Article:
UNODC REP IGNORES ‘YA BA’ by Professor Desmond Ball Strategic and Defence Studies Centre ANU

The letter by Gary Lewis from the UN Office on Drugs and Crime (UNODC) in PostBag last Sunday, written in regard to a Spectrum article the previous week, is palpably disingenuous. Let me make four points. First, Mr Lewis notes that the elimination of poppy crops in 2011 occurred mainly in areas subject to ceasefire agreements. This is hardly surprising. For more than a decade, more than 95% of drug production in Myanmar has been in ceasefire areas. Indeed, implicit in the ceasefire agreements, beginning with the agreement with the United Wa State Army in 1989, has been the right to essentially untrammeled drug production with appropriate payments to Myanmar army officers and other officials who have expedited the trafficking.

Second, Mr Lewis neglects to point out that while opium production in Myanmar decreased from 1996 to 2006, there was an enormous surge in the production of methamphetamines (ya ba) during this period. Many of the chemists and laboratory facilities previously used for the conversion of opium into heroin were re-employed in the production of ya ba, making Myanmar the largest producer of methamphetamines in the world. By 1998, the annual flow of ya ba into Thailand had reached around 600 million tablets a year. Over the next decade, it averaged around 800 million tablets a year. In 2010, it reached nearly one billion tablets.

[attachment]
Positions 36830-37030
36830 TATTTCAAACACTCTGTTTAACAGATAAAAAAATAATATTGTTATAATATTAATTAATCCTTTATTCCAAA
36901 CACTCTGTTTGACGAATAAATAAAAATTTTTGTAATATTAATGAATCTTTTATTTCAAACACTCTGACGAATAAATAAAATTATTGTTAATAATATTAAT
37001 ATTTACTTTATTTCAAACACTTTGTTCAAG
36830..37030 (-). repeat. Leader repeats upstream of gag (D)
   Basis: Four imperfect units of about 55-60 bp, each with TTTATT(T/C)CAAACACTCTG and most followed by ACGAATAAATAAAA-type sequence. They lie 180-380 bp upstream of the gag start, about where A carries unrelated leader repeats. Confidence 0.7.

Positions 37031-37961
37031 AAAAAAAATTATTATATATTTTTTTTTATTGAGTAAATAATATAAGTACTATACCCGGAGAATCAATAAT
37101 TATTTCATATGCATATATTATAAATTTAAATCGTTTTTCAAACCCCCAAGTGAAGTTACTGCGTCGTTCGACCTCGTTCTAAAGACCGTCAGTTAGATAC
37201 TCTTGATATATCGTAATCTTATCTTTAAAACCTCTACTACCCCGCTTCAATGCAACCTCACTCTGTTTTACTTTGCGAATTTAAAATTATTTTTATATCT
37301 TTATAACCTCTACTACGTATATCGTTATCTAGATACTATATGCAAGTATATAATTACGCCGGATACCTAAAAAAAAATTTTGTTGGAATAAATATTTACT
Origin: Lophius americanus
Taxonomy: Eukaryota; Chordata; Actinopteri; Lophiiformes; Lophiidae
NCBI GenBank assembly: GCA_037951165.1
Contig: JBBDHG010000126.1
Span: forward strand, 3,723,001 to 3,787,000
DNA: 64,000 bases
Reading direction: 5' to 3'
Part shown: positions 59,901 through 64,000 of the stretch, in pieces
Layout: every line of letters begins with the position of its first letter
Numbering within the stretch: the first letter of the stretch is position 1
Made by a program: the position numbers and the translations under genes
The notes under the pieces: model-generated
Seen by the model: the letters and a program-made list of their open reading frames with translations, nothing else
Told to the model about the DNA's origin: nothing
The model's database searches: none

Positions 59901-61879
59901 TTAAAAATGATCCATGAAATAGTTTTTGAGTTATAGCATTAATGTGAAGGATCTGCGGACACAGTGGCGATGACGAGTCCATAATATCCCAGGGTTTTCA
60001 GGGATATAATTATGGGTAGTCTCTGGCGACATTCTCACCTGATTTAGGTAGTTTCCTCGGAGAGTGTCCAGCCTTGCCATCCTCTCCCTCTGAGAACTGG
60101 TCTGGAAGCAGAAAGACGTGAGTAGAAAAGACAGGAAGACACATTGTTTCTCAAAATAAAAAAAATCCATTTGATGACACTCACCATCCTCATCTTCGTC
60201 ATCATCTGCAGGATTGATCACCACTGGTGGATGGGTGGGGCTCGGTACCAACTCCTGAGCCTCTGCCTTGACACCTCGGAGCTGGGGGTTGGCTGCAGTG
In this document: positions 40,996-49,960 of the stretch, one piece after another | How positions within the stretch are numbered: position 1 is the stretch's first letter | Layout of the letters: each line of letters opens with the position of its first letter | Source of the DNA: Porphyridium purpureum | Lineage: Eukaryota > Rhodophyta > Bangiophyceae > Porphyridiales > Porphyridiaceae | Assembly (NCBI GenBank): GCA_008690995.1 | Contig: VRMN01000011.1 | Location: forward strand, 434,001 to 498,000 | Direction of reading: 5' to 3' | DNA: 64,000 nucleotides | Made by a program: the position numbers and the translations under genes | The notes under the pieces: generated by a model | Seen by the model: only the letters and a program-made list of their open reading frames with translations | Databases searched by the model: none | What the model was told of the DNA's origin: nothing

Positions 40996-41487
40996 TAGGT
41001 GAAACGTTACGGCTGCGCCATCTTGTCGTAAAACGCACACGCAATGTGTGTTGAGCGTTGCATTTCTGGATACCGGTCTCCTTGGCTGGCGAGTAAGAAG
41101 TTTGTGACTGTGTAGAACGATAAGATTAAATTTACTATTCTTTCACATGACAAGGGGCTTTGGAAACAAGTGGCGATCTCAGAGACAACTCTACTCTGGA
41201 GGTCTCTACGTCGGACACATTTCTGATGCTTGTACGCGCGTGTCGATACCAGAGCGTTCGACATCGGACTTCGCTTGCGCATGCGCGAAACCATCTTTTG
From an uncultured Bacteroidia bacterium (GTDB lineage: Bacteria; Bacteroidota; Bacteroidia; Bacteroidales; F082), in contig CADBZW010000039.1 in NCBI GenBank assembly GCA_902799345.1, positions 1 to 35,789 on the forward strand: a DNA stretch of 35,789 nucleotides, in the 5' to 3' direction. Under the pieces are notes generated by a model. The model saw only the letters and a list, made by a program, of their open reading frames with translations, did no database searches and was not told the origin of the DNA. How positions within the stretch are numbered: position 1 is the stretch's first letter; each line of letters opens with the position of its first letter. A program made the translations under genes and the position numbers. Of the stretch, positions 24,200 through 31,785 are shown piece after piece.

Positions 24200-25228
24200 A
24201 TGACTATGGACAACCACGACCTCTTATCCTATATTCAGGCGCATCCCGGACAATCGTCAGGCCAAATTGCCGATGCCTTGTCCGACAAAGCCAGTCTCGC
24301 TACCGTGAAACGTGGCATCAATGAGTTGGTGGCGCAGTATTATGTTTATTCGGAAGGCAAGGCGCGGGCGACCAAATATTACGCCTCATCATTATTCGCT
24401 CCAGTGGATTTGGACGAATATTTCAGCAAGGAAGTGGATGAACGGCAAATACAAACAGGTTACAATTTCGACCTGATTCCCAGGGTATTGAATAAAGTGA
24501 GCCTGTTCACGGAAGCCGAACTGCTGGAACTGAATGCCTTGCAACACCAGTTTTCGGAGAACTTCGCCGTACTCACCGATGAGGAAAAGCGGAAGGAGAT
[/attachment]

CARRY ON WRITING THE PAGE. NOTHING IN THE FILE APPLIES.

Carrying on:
Counting both opium/heroin and methamphetamine production, Myanmar can fairly be called the largest producer of illegal narcotics in the world. The UNODC reported in November 2011 that no methamphetamine manufacturing facility in Myanmar has ever been seized. However, there is not a single mention of methamphetamine production in Mr Lewis’ letter.

Third, Mr Lewis fails to note that opium production has in fact increased in the last few years. Myanmar produced an estimated 610 tonnes of opium in 2011. The elimination efforts that he applauds managed to destroy about 5% of this amount. On the other hand, the area under poppy cultivation increased by about 10%, according to the UNODC’s own statistics, while opium productivity per hectare also increased. At this rate of ”elimination”, we can expect opium production to increase by another 50% by 2020.

Fourth, Mr Lewis commends President Thein Sein for the recent elimination efforts, but fails to mention that Thein Sein was the commander of the Triangle Command in the northeast corner of Myanmar, the heartland of the country’s drug production, from 1997 to 2001, when methamphetamines from Myanmar flooded the region.  panglong news

Professor Desmond Ball
Strategic and Defence Studies Centre
Australian National University
Canberra

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